My choice: I'd make Petty the No. 2, giving McCown a short leash.

If Bowles starts Petty, it'll prove he never had any intention of riding with McCown, their so-called bridge quarterback. The man hasn't received a fair shot; we're talking about one series, a total of seven plays.Conversely, you could argue it's unfair to start McCown, who was a virtual bystander last week in practice. He's set up to fail because of his relative inactivity and lack of chemistry with the receivers.It's highly unusual for an opening-day starter to sit for three straight weeks in the preseason. Robert Griffin III had no preseason snaps in 2013 and started in Week 1, but he was held out because of a surgically repaired knee. RG III was out of sync and wound up losing his first three starts.

"I feel like, absolutely, I'd be ready to go," said McCown, who has made a career of saying things like that.

So now we wait for Bowles to make his multiple choice: A, B or C.

They'll have to wait until next spring for D.

>     http://www.espn.com/blog/new-york-jets/post/_/id/70711/jets-multiple-choice-at-quarterback-a-b-or-c-and-wait-for-d

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-- So Josh McCown wins the New York Jets' quarterback competition.

Actually, there's a better way to say it:

He didn't lose the competition. Big difference.

This isn't a triumph for him or the organization because the only thing it accomplished was to underscore the Jets' dire situation at quarterback. McCown was the favorite since Day 1, so this is hardly a franchise-altering bombshell. The bigger story, one that casts a pall over this so-called coronation, is that Christian Hackenberg didn't even challenge for the job.I never expected him to overtake McCown, but he finished third in a three-man race, unofficially -- and that's disappointing. Think about it: Mike Maccagnan's second-round project from last year wasn't able to push a 38-year-old journeyman who was limited to seven reps in the first three preseason games. That is troubling on multiple levels.

It's premature to call Hackenberg a bust, but he's not anywhere close to being NFL-ready. He has had two starts and a long relief appearance this preseason, and his offense has surrendered more points (16) than it scored (nine) -- two pick-6s and a safety, if you're keeping track. Hackenberg's field awareness and pre-snap decisions are highly suspect.He can't be trusted to start a game. He can't be trusted to be the primary backup. He should be the No. 3 quarterback, assuming Bryce Petty (sprained knee) is available for the season opener."There must have been someone in that building who pushed for Hackenberg extremely hard to get him drafted in the second round," an opposing scout said last week. "He's everything you want from a look standpoint -- smart, articulate, good size -- but it doesn't match up with his tape."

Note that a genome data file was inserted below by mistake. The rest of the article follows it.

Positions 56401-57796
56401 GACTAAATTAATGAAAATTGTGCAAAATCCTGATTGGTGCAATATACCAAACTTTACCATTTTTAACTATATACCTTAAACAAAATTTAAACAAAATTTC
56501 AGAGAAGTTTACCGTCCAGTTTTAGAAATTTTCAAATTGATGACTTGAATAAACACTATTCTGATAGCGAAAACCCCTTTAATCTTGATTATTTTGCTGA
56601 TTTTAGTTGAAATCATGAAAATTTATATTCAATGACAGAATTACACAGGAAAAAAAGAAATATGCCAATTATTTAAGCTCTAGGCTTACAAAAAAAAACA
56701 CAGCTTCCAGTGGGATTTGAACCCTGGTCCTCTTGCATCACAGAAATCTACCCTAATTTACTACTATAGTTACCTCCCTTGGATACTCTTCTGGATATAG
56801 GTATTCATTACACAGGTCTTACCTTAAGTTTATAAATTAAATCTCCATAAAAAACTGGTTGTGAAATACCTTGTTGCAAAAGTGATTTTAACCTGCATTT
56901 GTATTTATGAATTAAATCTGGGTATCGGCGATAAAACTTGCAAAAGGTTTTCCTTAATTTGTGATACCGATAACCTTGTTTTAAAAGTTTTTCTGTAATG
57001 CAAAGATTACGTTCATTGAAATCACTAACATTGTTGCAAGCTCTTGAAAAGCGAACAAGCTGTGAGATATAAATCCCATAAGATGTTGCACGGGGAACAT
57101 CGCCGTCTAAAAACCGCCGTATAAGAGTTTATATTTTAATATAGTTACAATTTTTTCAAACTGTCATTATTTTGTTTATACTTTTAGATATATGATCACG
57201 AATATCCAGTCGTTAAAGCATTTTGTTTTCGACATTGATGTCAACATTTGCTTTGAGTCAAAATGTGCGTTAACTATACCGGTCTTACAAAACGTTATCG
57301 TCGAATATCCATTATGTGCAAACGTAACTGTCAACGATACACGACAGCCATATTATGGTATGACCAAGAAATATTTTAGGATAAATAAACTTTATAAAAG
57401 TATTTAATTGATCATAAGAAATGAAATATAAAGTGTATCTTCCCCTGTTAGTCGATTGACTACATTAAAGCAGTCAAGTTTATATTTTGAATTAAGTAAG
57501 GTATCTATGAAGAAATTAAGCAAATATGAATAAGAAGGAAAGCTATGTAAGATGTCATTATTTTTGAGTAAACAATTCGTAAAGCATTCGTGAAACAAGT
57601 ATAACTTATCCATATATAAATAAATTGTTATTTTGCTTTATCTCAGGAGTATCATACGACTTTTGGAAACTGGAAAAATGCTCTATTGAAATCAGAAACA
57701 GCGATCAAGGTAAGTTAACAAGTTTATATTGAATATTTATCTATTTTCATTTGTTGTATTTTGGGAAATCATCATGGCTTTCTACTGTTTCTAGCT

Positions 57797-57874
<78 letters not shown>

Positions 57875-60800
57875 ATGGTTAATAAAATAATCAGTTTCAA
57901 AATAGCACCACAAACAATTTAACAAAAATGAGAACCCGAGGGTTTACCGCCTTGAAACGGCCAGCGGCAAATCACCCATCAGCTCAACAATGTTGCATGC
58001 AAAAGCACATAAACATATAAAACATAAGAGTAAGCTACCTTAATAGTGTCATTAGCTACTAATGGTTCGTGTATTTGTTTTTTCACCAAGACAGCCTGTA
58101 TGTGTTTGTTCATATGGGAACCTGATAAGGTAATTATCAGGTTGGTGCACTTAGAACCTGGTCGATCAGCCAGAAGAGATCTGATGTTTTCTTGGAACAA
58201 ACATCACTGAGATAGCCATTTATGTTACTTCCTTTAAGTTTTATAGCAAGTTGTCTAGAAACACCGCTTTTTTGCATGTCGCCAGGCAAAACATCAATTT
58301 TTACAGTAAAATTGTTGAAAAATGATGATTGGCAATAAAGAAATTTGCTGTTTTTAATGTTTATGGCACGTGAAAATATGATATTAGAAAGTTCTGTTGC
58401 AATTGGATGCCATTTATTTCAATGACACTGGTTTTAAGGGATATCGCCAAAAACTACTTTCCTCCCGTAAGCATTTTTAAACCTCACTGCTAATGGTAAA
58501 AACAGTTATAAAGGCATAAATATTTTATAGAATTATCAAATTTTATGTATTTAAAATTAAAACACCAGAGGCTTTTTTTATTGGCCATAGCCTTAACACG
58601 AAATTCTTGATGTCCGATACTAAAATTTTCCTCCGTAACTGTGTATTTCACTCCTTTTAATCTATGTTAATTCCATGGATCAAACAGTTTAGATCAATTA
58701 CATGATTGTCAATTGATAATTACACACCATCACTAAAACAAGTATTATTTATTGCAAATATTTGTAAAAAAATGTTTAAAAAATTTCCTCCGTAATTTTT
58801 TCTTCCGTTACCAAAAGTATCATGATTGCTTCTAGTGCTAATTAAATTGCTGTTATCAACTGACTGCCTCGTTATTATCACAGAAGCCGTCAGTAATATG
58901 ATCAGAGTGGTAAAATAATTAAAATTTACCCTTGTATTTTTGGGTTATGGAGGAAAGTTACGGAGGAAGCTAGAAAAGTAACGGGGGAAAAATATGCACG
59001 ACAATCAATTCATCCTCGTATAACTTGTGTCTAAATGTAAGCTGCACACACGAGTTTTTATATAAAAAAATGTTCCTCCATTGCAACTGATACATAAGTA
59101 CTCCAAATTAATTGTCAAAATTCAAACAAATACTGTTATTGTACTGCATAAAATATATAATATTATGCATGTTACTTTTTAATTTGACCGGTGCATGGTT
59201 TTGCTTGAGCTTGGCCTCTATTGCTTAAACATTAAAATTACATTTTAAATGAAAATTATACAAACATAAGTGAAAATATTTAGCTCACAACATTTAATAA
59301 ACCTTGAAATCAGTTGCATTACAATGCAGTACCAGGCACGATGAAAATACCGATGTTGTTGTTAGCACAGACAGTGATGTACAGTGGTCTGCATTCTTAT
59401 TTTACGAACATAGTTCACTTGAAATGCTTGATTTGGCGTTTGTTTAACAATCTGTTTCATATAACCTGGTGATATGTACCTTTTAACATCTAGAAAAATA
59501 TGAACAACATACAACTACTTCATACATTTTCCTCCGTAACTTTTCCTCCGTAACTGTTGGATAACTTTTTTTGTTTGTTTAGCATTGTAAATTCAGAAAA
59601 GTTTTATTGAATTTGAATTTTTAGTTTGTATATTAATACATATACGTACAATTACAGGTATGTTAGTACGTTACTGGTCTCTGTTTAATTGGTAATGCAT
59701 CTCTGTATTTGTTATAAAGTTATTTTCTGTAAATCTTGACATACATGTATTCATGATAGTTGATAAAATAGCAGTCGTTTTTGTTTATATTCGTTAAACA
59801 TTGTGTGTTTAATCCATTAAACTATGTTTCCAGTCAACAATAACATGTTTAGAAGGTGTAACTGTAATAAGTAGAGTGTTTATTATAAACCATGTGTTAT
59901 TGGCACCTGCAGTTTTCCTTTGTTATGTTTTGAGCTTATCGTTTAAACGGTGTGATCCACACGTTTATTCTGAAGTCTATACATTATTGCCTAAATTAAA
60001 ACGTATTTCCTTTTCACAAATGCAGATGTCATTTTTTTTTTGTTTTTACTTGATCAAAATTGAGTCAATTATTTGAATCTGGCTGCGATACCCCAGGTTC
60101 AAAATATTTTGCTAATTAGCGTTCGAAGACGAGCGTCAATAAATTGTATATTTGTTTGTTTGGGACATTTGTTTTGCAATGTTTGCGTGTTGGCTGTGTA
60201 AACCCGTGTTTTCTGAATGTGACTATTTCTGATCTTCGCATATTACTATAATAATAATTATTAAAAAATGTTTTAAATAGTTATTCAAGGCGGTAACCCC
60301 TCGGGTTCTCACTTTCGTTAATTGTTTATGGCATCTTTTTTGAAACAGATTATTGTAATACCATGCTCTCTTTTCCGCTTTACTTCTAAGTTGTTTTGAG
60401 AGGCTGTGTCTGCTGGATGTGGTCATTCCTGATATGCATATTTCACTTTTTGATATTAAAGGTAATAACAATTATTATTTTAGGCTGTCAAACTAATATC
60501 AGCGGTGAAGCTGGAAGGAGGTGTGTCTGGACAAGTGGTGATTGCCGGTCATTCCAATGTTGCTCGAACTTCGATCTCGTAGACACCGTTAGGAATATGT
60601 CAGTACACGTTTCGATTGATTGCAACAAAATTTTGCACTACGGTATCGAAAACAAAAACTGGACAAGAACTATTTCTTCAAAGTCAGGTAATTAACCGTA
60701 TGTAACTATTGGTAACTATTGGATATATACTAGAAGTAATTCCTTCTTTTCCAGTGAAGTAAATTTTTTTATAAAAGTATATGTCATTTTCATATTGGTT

Maccagnan fell in love with Hackenberg and put his reputation on the line by drafting him a couple of rounds before many expected. Recognizing he wasn't ready to play, the Jets showed patience, essentially redshirting him as a rookie. They changed quarterback coaches, bringing in the well-respected Jeremy Bates. They signed the ideal mentor in McCown, an unselfish, positive influence for young quarterbacks.They removed Hackenberg's training wheels and sent him on his way, expecting to see progress. Is he better than last year? No question. Will he continue to improve? Yes, probably, but now he's on the bench and practice reps are scarce for backups.At some point, Hackenberg will get a shot because -- let's not forget -- the Jets need to form an evaluation before next spring's blockbuster quarterback draft. But now, based on his preseason, the long-anticipated debut could get pushed back.

This wasn't entirely his fault, not with the personnel deficiencies on offense. Every quarterback needs a dynamic playmaker, and the Jets don't have one, adding stress to the position. Petty handled it better than Hackenberg, but he also had the benefit of facing second- and third-team defenses.

The Cleveland Browns are in a similar situation -- rebuilding -- and they've handed the reins to rookie DeShone Kizer, a second-round pick. Kizer didn't win the job with a lights-out preseason, but he showed enough to make them willing to live with the inevitable growing pains. The Jets didn't see enough in Hackenberg to make them believe the bumpy ride would be worth it.

>    http://www.espn.com/blog/new-york-jets/post/_/id/70717/hollow-outcome-to-jets-qb-battle-what-the-hack-happened

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-- The Jets three-man quarterback competition wasn't very competitive. Through organized team activities, minicamp, training camp and two weeks of preseason games, it was clear 38-year-old Josh McCown was the best the Jets had. 

As crazy as that sounds.